Interviewed at Ohio University, Athens Sandra Grady
1 May 2011

Paschal Yao Younge was born into an ethnic Ewe family from Ghana with a tradition of being musicians and dancers. In addition to his traditional background, Younge’s father was a church organist who worked at integrating drums into the Catholic liturgy, and brought western instruments into his home. As a result, Younge grew up with instruction in both types of music, and performed in brass bands, church choirs, and drumming and dance groups. He had no master teacher, but absorbed what he could from his father and other members of the community.

He earned a diploma in music education with honors from the National Academy of Music, Winneba (now University of Education) which focused on African music and brass instruments. While there, he also composed a wind symphony. At the University of Ghana, he did a two year advanced diploma with distinction in Ethnomusicology with emphasis on African music. Because of the quality of his studies, he was hired to teach there, which he did while directing brass bands in the area, Africanizing their repertoire by including traditional songs and drums in their arrangements. One of his groups, Abor Brass Band, won a National Championship and another, Aflao, toured in Sweden.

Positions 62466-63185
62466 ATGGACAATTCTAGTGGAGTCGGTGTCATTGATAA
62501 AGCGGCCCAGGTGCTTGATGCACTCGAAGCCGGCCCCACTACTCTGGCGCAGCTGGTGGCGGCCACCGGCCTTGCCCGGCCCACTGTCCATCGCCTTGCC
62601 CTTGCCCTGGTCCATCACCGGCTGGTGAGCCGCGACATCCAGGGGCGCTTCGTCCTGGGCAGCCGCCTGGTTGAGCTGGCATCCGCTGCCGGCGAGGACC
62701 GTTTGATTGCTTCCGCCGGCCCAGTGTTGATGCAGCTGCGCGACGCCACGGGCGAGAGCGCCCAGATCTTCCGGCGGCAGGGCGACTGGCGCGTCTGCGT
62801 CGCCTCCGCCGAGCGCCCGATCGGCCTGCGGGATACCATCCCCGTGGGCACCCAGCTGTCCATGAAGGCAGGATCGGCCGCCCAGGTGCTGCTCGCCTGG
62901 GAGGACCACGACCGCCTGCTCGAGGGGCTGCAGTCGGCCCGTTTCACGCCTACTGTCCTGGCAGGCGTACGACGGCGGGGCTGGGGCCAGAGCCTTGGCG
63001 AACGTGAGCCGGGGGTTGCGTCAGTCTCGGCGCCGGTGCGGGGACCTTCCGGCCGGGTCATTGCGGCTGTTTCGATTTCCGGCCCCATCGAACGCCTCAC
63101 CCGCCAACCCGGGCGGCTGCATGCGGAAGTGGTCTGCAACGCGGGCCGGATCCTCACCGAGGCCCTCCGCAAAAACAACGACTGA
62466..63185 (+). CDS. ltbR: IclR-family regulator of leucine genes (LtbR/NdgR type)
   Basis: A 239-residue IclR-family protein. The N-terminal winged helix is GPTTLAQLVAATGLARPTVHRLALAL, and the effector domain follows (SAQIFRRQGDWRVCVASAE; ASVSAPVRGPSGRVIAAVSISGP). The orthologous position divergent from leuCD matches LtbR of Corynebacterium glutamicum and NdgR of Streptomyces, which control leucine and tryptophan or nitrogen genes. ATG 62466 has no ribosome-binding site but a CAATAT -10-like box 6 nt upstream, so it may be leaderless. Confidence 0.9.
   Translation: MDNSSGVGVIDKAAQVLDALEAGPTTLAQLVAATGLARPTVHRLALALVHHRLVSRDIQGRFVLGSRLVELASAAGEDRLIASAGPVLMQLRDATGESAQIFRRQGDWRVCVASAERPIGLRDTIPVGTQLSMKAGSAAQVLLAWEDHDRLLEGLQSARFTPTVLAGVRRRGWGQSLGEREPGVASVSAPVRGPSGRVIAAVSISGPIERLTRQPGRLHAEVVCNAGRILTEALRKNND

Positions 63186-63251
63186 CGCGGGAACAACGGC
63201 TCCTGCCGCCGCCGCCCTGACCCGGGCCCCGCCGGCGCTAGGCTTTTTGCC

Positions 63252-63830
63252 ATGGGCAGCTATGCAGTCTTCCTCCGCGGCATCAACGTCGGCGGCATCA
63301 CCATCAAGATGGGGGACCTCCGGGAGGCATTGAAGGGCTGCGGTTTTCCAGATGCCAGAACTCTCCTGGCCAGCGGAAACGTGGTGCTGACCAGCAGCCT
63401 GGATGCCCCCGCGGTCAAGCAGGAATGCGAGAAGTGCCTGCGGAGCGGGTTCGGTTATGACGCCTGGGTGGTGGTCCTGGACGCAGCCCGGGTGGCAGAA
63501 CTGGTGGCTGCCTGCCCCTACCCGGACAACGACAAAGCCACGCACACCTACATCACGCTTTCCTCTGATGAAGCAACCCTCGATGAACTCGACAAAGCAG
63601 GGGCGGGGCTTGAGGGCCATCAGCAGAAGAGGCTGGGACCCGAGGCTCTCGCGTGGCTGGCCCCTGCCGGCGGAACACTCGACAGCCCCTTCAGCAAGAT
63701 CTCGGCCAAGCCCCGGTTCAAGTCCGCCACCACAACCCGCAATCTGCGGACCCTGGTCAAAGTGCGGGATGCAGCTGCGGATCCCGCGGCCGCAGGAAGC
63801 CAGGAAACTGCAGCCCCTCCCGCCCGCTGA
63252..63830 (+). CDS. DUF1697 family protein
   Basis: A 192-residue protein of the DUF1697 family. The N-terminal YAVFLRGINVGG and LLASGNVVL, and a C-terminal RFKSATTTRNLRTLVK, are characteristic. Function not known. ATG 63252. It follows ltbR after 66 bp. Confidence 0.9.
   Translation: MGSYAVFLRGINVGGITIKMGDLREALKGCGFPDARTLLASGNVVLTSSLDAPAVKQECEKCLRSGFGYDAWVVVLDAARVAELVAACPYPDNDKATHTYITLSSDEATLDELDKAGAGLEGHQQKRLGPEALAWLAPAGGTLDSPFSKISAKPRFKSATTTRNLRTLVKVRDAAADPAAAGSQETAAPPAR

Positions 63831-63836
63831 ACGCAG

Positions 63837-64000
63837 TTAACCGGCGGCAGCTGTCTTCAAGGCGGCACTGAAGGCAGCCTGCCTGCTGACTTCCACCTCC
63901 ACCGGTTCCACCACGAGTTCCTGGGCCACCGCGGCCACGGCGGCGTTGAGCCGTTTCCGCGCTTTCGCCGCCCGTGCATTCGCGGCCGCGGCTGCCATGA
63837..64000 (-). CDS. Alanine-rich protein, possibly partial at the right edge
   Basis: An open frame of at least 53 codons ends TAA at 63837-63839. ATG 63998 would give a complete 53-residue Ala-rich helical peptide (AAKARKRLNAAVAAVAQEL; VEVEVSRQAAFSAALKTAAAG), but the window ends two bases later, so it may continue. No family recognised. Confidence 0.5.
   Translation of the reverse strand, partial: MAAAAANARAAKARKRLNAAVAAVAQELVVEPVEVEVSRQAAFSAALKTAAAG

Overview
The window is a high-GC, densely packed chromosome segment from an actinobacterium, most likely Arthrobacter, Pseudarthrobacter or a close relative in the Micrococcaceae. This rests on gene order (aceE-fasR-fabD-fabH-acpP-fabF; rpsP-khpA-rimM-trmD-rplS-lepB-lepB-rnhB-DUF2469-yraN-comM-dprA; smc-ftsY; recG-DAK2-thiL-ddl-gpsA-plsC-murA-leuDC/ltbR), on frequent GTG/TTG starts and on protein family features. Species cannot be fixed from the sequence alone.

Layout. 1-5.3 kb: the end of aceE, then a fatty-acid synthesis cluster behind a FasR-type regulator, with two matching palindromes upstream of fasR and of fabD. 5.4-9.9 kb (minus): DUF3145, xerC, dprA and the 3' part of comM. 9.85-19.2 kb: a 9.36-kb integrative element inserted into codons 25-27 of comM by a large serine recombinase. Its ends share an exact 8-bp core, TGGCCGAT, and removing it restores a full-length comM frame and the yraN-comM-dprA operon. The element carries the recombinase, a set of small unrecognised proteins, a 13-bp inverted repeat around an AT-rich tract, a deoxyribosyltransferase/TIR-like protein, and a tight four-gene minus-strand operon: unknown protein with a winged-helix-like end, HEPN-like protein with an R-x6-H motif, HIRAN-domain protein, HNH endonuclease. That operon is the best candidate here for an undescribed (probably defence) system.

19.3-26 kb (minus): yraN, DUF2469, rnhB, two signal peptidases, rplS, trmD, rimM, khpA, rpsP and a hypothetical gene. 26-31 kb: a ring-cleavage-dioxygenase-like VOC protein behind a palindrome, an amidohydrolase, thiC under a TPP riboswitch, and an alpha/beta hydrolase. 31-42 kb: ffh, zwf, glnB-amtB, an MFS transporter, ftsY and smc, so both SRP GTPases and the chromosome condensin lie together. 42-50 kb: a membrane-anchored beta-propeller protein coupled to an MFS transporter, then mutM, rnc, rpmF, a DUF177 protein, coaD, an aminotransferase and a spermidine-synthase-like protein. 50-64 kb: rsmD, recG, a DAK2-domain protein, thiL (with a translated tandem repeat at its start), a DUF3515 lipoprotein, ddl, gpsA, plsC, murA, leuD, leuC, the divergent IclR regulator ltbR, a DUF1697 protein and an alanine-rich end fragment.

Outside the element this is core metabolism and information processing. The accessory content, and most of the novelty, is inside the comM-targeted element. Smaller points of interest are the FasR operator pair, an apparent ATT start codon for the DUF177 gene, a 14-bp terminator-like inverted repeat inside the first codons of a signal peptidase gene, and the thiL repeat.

While at the University of Ghana, Younge worked with international students and their home faculty, and was consequently recruited to the University of West Virginia to do his Masters in Music (MM) and Doctorate in Education- Curriculum and Instruction). He had considerable success as a teacher and musical director there, and in 1998, his WVU African Ensemble performed for the President of Ghana when he visited Pittsburgh. By 2003, Younge was directing the World Music Center at WVU, traveling worldwide to consult on African music and world percussion, and teaching highly popular classes in African Music and Dance at WVU. In 2000, he married a Ghanaian-Canadian-American dancer, Dr. Zelma Badu-Younge, who was hired to teach at Ohio University. After a few years of commuting between the two schools, Young moved to Ohio University where he teaches classes in World Music and African Music and directs an international touring African dance-drumming ensemble, Azaguno, which he founded with his wife. Younge also conducts a yearly international education summer program, African Culture through the Arts, for Ohio University in Ghana.

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